Fil-American instrumental in landing NASA rover in Mars


Filipino- American engineer Gregorio Villar 3rd was one of those who assisted the landing of NASA’s (National Aeronautics and Space Administrations) Perseverance rover on Mars, the US Embassy said Friday.

Gregorio works as an EDL systems engineer at NASA’s Jet Propulsion Laboratory (JPL), he is also the head verification and validation engineer for the EDL phase of perseverance.

“As we celebrate the successful landing of NASA’s Perseverance rover on Mars, did you know that Fil-Am engineer Gregorio Villar 3rd helped with its safe landing as the Entry, Descent and Landing (EDL) Systems Engineer of the Mars 2020 mission?,” NASA said in its official Twitter account.

As stated in his profile at the agency, Villar spent seven and a half years building and trying out a system that would successfully land a car-sized rover on Mars. Villar also directed a Mars parachute test operation at NASA’s Ames Research Center.

The engineer also held a council of atmospheric researchers from institutions around the world to distinguish the Martian atmosphere. Villar was awarded a NASA scholarship in his junior year in college, which also became an internship at a NASA Center of his taste.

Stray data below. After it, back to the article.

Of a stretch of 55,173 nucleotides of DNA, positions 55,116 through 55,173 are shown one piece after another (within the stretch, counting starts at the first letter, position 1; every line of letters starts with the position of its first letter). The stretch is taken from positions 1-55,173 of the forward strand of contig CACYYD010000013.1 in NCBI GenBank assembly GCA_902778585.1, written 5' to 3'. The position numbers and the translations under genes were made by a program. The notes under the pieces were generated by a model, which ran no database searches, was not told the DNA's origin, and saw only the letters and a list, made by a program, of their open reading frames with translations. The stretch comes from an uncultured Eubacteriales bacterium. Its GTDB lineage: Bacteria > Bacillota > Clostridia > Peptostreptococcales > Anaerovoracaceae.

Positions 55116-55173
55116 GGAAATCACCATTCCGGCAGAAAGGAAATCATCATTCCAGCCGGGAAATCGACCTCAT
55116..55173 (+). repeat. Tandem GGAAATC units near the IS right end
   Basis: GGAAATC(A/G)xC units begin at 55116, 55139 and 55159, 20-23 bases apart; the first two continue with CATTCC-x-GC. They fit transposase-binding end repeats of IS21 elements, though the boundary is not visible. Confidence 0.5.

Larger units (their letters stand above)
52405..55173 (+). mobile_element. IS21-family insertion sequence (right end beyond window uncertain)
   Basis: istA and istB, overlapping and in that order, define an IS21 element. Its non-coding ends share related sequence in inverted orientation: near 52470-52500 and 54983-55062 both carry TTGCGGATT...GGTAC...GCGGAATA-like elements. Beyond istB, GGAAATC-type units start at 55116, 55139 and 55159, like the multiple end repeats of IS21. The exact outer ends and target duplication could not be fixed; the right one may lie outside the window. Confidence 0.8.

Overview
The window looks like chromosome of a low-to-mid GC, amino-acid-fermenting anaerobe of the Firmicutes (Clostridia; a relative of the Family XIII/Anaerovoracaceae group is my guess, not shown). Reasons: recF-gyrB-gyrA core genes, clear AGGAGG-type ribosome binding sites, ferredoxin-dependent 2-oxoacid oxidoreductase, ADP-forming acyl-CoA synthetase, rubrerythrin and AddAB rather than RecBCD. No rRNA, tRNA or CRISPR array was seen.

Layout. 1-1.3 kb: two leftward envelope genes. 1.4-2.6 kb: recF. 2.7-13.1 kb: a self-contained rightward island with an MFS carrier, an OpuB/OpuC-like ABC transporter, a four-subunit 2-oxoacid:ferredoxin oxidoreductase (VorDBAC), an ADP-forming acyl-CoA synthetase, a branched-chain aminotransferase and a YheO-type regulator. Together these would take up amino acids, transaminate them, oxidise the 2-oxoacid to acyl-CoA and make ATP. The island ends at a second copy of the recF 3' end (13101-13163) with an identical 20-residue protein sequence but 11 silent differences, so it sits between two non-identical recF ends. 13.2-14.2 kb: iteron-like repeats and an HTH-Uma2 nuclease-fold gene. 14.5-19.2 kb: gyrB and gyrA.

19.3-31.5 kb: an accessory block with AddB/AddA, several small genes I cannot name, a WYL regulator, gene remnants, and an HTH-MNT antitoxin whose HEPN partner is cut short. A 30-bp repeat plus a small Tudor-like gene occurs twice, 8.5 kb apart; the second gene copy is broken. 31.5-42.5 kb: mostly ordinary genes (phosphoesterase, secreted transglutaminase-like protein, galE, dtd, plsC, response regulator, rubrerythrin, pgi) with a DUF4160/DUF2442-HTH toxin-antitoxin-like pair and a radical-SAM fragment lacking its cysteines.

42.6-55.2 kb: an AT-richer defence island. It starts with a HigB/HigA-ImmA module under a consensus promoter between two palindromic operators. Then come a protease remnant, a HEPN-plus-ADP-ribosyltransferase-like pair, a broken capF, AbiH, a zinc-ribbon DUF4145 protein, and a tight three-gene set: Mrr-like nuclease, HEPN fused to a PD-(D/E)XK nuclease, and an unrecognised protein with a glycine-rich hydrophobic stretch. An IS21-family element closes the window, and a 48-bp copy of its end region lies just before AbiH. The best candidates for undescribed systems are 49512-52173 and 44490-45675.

“I started interning at JPL in 2010 and got hired full-time in 2012,” Villar said in a post at the NASA Mars Exploration Program.

The Fil-Am engineer studied at Saint Louis University Laboratory High School in Baguio City and received his Bachelor’s degree in Physics from the Califonia State Polytechnic University in Pamona. He received a master’s degree in astronautical engineering from the University of Southern California.

The purpose of the Mars mission is astrobiology, including the search for signs of life as scientists believe that the Jezero Crater, which sits on the western edge of a giant impact basin “had its own river delta and was filled with water” some 3.5 billion years ago.”

“Perseverance is the first step in bringing back rock and regolith from Mars. We don’t know what these pristine samples from Mars will tell us. But what they could tell us is monumental – including that life might have once existed beyond Earth,” said Thomas Zurbuchen, the associate administrator at NASA.



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